Review Summary: Kisschasy admirably evolve, but are yet to nail down their sound.
Well looky here, it’s yet another Australian band recording in America… And considering the jump Kisschasy made from eccentric pop-punk to hooky pop-rock on breakthrough LP ‘Hymns For The Non-Believer’, you would think it safe to presume that we should be expecting a polished arena-sized sound on ‘Seizures’. Yet, that is not necessarily the case and much of that can be put down to producer Rob Schnapf, who has worked on albums from alt/indie stalwarts such as Elliott Smith, Beck, and even garage rockers The Vines. However, most relevant in this case is Schnapf’s work on Saves The Day’s ‘Stay What You Are’ and ‘In Reverie’, both being quirky takes on pop-punk and power-pop themselves.
Credit for the new direction cannot be given to the producer alone however, as it is clear that the maturing quartet are set on continuously evolving. Much of this can be attributed to Darren Cordeux, an ambitious young singer-songwriter who takes on a dominant role when it comes to his band. Cordeux has always had a knack for writing clever attention-capturing lyrics and setting them in front of a sufficiently melodic background. However, while the same can be said of ‘Seizures’, it seems more sporadic than previously, a fact that is not helped by the disappointingly short running time of 31 minutes.
As per the band’s prior releases, ‘Seizures’ includes an obvious lead single that accentuates catchiness over anything else. In this case, it is ‘Generation Why’, a cut in which Cordeux sounds suspiciously like Billie Joe Armstrong during the verses. It is also a song which displays the hit-and-miss nature of his lyrics as he bemoans the negativity of armchair experts. With a chorus that includes “being negative is the best, I’m feeling so happy that I’m depressed…”, for every “yes I’ve got an issue with the current situation, going on in the country whose name I can’t pronounce”, there is a howler like “And the homophobes are secretly gay”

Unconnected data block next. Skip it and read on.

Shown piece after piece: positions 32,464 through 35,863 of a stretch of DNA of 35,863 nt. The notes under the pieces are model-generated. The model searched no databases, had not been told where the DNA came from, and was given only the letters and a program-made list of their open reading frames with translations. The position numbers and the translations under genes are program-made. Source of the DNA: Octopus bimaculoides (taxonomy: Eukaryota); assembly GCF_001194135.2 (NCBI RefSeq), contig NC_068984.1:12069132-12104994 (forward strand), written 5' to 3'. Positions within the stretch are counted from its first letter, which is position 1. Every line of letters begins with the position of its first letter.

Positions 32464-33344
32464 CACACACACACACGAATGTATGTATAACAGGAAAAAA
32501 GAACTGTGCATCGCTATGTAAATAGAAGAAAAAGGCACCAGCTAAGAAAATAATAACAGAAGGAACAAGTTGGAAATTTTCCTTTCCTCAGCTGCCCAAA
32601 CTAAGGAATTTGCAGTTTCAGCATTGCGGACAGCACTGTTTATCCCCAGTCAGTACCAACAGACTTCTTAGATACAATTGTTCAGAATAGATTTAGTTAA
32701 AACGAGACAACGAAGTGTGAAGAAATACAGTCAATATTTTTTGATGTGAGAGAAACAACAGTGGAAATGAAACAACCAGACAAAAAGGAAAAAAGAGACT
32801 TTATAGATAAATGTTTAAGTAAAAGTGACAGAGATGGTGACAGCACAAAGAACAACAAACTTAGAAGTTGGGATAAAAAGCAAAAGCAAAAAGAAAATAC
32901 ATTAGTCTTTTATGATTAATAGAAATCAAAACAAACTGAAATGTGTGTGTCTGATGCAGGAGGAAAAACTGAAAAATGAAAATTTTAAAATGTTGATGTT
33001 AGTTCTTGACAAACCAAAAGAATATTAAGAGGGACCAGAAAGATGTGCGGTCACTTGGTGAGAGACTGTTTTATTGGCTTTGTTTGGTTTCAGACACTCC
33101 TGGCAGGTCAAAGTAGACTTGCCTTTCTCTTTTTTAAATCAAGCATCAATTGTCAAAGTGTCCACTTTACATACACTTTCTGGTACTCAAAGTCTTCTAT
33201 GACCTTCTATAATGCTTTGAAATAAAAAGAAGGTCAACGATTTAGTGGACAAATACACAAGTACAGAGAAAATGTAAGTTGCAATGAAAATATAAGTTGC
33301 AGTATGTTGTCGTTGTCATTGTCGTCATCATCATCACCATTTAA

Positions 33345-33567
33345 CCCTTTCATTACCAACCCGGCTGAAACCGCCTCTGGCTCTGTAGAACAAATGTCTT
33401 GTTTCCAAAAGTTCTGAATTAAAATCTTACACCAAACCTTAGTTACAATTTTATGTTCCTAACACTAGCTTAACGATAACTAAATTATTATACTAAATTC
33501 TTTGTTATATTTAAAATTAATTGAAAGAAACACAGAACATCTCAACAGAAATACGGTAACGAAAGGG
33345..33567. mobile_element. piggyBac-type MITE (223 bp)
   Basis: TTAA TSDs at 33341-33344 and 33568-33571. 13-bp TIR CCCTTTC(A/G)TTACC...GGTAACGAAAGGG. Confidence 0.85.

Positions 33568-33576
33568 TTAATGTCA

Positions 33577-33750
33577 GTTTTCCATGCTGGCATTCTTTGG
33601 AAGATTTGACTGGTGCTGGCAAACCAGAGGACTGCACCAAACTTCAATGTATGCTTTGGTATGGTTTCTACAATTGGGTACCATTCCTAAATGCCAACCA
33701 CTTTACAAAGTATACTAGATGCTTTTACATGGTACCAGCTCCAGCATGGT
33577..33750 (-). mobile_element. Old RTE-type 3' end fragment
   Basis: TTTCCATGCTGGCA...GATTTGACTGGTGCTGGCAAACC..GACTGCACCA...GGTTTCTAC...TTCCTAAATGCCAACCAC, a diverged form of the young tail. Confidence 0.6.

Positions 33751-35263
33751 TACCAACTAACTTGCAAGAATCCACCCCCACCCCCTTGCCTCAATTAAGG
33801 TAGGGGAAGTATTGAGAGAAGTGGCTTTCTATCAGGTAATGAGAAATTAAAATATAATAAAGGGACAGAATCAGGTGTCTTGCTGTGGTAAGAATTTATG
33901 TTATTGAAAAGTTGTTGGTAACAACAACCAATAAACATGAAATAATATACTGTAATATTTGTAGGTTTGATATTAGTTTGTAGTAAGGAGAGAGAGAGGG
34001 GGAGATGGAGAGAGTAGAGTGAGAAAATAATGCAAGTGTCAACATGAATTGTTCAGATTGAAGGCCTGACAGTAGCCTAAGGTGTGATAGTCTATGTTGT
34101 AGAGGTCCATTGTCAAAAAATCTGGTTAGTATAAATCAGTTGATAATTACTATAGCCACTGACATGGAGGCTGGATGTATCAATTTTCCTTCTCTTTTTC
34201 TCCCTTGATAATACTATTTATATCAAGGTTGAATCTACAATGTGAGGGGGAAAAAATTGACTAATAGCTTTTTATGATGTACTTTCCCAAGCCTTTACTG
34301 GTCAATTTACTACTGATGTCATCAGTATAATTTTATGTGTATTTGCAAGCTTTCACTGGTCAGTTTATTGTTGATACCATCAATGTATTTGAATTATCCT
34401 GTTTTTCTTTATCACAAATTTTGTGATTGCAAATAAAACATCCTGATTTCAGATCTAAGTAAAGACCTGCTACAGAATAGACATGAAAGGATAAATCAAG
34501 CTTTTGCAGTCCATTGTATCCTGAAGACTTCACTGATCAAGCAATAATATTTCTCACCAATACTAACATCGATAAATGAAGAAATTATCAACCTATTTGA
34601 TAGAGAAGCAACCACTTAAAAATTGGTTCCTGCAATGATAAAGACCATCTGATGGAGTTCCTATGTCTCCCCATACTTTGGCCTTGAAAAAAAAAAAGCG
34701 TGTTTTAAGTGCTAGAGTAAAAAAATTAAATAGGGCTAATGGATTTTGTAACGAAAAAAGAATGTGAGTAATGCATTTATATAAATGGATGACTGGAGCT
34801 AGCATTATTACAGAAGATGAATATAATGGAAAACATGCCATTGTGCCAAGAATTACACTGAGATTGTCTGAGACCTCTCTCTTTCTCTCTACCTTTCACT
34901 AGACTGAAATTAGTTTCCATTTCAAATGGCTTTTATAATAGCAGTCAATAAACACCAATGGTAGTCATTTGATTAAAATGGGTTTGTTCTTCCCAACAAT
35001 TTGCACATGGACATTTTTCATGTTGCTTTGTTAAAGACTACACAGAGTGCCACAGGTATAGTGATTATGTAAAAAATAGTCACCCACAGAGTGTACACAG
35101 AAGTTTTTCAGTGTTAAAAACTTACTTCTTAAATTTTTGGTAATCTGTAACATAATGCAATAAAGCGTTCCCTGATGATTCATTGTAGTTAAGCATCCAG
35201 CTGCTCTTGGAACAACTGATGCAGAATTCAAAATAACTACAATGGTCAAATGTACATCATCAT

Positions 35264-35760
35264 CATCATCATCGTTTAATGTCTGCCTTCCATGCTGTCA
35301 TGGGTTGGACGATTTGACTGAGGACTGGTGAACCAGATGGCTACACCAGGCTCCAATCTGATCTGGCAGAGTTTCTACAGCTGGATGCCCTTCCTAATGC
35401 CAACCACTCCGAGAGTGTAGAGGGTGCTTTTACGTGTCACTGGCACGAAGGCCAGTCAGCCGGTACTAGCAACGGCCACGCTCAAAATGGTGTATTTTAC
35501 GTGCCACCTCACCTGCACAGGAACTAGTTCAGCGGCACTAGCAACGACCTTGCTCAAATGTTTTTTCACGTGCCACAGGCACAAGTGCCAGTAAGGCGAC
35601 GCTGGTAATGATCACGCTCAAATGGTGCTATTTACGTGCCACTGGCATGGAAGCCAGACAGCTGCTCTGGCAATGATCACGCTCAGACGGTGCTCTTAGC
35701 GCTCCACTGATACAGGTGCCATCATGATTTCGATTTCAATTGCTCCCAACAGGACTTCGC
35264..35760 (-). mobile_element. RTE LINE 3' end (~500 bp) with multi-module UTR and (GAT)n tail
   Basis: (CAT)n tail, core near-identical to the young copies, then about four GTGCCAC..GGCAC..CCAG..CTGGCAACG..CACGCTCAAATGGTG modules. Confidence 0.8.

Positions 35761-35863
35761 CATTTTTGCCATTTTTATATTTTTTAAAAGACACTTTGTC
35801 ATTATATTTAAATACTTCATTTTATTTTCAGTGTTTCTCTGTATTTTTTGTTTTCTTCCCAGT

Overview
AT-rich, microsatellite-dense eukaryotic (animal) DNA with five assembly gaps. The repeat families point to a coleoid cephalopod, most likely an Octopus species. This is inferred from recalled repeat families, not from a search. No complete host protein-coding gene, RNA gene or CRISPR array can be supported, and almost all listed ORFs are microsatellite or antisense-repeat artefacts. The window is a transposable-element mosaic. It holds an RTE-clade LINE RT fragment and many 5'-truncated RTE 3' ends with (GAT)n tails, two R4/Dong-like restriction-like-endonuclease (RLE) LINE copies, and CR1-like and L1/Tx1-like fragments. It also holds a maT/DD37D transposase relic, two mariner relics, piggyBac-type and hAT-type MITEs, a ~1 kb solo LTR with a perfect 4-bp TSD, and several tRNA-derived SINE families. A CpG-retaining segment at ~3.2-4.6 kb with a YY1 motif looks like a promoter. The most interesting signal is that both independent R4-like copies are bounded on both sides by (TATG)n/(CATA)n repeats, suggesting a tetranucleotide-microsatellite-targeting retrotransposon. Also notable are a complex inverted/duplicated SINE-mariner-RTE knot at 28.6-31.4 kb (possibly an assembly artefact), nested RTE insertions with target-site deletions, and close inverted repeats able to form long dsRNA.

Where ‘Seizures’ does differ from its predecessors though, is the fact that the accessibility of ‘Generation Why’ is not repeated elsewhere. Other than the rapid-fire rock of ‘Tarantula’ and the more straight-forward title track, subsequent singles are likely to be darker and more subdued efforts. The deceptively catchy (& cannibalistic) ‘Weekend’, the cynical ex-manager diss ‘Turnaround’, and raw acoustic ballad ‘Dinosaur’ all fit the bill, but the best of the rest could be ‘Strawberry Jam’; a track which fits into the loose theme of “a year in the life of Darren Cordeux”, as the man in question sings “What’s the big deal? I’m just regular…”, before going on to declare “Count on one hand, all the friends I’ve got”.
Unfortunately, there is simply no space for filler considering the meager running time and it definitely does exist on those tracks not yet mentioned. Nothing is necessarily bad, it’s just that there is a little too much that is ho-hum and does not stand out from the pack. It all adds up to an album which is destined to be more of a grower than Kisschasy’s previous efforts, and one which could alienate existing fans to some extent. However, considering the band members are still in their mid-20s and are yet to nail down their sound, ‘Seizures’ is still a solid release which Kisschasy should be all the better for in the future.
Recommended Tracks: Generation Why, Strawberry Jam & Weekend.